Grampians landscape Grampians landscape
Image: Phoebe Burns
Source: Museum Victoria
 

I began my surveys at the site where, prior to the fire, we found a healthy population of Smoky Mice in the November 2012 Museum Victoria Bioscan. By September regrowing bracken ferns and eucalypts added a splash of green to the blackened landscape. In spite of the devastation, I caught several healthy Smoky Mice including some of the same individuals we’d caught the previous November! The ecological significance of this discovery alone was cause to celebrate.

Adult Smoky Mouse Adult Smoky Mouse on a burnt log
Image: Phoebe Burns
Source: Museum Victoria
 

Between my first capture in September and my final trapping night in December, I surveyed 46 sites in and out of the burn scar across the Victoria Range in the Grampians. At six of those sites, all within the burn scar, I found Smoky Mice living in the rocky habitats. The mice in these populations were not just surviving, they were healthy and breeding. I caught adults weighing as much as 70 grams but I also found tiny juveniles newly emerged from the nest weighing only 12 grams.  

Juvenile Smoky Mouse Juvenile Smoky Mouse
Image: Phoebe Burns
Source: Museum Victoria
 

While I was looking to find Smoky Mice, my trapping methods meant I also caught a number of other small mammal species (and a few reptiles). I was lucky enough to encounter Swamp Rats, Rattus lutreolus, Heath Mice, Pseudomys shortridgei, Agile Antechinus, Antechinus agilis, and Dusky Antechinus, Antechinus swainsonii. The highlights of my small mammal by-catch were two tiny Eastern Pygmy Possums, Cercatus nanus, that found their way into my traps.

Eastern Pygmy Possum Adult female Eastern Pygmy Possum
Image: Phoebe Burns
Source: Museum Victoria
 

The last three months were physically and mentally challenging, hiking up mountainsides in the rain and hail, being snowed on one day and sweating in the heat the next, but it was worth every unpredictable minute. I feel so privileged to explore the beautiful, rugged wilderness of the Grampians National Park and to have encountered so many remarkable species. The Parks Victoria staff provided a wealth of logistical and emotional support. It’s great to know that our parks are in such capable hands and that the Smoky Mice of the Victoria Range are thriving in spite of the fires.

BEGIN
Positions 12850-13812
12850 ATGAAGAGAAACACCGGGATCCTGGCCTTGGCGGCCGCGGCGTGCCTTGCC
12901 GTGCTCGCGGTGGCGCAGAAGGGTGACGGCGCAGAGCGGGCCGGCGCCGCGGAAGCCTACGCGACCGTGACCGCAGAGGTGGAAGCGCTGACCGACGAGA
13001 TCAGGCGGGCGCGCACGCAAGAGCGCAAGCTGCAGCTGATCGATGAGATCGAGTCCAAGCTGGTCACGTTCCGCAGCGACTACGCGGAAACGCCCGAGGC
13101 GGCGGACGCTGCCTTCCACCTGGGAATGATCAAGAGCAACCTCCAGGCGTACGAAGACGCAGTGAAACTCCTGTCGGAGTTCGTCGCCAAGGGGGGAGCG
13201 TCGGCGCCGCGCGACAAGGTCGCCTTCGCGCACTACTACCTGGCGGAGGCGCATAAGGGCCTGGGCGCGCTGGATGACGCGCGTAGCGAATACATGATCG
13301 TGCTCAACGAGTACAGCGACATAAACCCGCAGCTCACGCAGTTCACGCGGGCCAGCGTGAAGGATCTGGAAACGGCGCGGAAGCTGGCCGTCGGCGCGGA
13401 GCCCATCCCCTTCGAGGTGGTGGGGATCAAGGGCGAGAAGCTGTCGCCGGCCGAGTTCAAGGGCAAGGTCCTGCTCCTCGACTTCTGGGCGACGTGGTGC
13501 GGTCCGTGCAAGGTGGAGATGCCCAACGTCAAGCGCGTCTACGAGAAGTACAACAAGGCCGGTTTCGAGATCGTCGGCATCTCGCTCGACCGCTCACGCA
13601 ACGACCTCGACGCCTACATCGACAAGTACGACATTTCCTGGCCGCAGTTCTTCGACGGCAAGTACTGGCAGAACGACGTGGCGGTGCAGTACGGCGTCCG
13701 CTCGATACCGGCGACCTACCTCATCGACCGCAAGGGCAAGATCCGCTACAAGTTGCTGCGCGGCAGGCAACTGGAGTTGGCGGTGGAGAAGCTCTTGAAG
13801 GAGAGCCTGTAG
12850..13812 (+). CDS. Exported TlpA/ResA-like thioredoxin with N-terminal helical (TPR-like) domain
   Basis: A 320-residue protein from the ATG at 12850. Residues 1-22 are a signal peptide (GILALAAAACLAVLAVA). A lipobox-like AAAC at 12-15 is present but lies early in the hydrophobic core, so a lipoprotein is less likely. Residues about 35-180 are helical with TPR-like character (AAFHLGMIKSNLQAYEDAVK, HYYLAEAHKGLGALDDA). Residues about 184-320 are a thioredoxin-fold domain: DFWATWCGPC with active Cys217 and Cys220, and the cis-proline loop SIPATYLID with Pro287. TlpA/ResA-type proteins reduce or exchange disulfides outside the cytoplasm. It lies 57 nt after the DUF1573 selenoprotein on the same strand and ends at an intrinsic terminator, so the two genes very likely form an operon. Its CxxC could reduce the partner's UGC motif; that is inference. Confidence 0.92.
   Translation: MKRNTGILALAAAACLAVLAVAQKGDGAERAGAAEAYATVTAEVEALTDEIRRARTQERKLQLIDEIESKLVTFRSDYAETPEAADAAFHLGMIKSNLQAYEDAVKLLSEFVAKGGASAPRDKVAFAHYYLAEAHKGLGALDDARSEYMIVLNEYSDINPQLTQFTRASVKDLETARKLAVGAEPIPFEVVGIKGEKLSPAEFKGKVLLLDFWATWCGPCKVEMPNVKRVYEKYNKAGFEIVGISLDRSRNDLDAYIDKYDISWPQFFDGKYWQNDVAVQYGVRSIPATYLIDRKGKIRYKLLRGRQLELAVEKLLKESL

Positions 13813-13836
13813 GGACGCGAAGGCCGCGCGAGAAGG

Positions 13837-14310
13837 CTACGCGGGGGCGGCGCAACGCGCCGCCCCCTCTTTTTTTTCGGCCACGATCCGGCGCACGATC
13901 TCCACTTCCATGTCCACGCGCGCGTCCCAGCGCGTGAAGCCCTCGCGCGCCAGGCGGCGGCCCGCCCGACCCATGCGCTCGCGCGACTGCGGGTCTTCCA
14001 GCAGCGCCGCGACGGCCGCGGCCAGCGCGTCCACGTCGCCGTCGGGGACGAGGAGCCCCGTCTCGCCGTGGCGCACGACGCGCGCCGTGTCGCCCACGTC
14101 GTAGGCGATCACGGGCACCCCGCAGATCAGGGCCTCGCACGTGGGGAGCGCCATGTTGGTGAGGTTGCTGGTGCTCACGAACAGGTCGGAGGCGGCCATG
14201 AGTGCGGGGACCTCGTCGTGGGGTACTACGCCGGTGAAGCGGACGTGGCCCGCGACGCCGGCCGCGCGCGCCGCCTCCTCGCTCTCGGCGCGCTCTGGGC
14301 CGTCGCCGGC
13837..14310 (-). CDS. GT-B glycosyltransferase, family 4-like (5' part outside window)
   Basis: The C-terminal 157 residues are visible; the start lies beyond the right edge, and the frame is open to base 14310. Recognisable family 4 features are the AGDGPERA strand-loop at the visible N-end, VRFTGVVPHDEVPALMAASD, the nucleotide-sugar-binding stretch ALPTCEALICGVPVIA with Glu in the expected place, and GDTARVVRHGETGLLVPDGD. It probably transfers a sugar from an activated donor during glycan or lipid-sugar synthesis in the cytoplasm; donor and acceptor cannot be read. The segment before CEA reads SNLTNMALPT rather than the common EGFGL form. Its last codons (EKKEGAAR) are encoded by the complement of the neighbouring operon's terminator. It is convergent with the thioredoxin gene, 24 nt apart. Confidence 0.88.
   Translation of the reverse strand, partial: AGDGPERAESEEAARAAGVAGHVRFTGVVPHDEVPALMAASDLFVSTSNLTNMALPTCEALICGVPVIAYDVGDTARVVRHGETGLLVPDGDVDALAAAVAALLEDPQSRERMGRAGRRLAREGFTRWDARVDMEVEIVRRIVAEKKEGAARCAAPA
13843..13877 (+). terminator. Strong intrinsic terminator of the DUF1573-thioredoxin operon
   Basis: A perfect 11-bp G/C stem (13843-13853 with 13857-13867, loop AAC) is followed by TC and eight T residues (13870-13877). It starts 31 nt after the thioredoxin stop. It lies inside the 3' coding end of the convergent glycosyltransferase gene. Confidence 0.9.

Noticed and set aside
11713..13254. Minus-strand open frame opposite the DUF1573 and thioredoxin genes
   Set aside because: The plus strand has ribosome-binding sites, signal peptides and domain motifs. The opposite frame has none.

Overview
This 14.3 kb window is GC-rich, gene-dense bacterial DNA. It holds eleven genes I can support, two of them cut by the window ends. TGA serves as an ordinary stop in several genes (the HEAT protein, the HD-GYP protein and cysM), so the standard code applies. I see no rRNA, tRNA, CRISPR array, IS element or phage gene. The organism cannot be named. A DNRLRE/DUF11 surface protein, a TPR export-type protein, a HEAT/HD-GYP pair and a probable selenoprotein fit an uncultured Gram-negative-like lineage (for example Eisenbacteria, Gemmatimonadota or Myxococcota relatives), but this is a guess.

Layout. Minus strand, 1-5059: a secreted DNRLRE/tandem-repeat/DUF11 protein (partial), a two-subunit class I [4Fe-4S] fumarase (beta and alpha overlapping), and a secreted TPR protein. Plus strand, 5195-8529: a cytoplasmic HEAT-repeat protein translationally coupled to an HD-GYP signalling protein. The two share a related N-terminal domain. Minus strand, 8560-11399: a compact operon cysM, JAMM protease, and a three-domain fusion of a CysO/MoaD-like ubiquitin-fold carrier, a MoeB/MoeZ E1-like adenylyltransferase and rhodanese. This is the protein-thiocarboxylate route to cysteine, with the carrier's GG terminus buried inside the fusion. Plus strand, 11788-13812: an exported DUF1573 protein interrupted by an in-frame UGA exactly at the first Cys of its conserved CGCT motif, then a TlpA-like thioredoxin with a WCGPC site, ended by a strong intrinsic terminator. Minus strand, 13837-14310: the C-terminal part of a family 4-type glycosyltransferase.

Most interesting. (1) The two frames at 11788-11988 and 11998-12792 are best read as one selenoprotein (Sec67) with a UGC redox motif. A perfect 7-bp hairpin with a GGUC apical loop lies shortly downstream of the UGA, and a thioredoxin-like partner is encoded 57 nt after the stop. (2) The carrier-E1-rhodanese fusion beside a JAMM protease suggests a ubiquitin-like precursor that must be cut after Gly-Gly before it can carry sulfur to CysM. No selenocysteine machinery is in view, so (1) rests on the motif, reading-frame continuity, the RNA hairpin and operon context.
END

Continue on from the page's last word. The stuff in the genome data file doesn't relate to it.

Links:

MV Blog: Smoky Mice in the Grampians

Sea anemone feast

Author
by Michela Mitchell
Publish date
7 February 2014
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Michela is the first resident taxonomist of Actiniaria (sea anemones) in Australia. This title doesn't come with a ceremonial sash, but it should.

Photographed by Dr Julian Finn on a recent dive trip to Nelson Bay, New South Wales, this sea anemone is taking on a shrimp feast to rival that of an Aussie BBQ. 

Sea anemone A sea anemone, Phlyctenanthus australis, chowing down on a Hinge-back Shrimp, Rhynchocinetes serratus. There's also a photobombing chiton in the background.
Image: Julian Finn
Source: Museum Victoria
 

Little has been documented about the diets of sea anemones, particularly in Australia. These chance encounters and images help us understand these predominately sedentary animals (although, they can set a cracking pace if they so desire) and what role they play in the marine ecosystem. 

Sea anemones are opportunistic feeders that catch whatever food passes by. Prey is ensnared and then immobilised with specialised stinging cells (nematocysts) found in the tissue of sea anemones.

There are many different types of nematocysts and each has its own function; some are sticky for catching prey, some poisonous, others are used in self-defence. When feeding, the anemone extrudes its mouth and throat (actinopharynx) over the prey, sometimes completely enclosing it. The sea anemone then crushes and digests the food in the throat, which also acts as the gullet. Food waste is then ejected back out the mouth, which doubles as the anus.

Not all sea anemones are totally reliant on eating; some have a symbiosis with zooxanthellae (microscopic algae) that live in their tissues, and the sea anemone can use nutrients created by the photosynthesising algae.

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Updates on what's happening at Melbourne Museum, the Immigration Museum, Scienceworks, the Royal Exhibition Building, and beyond.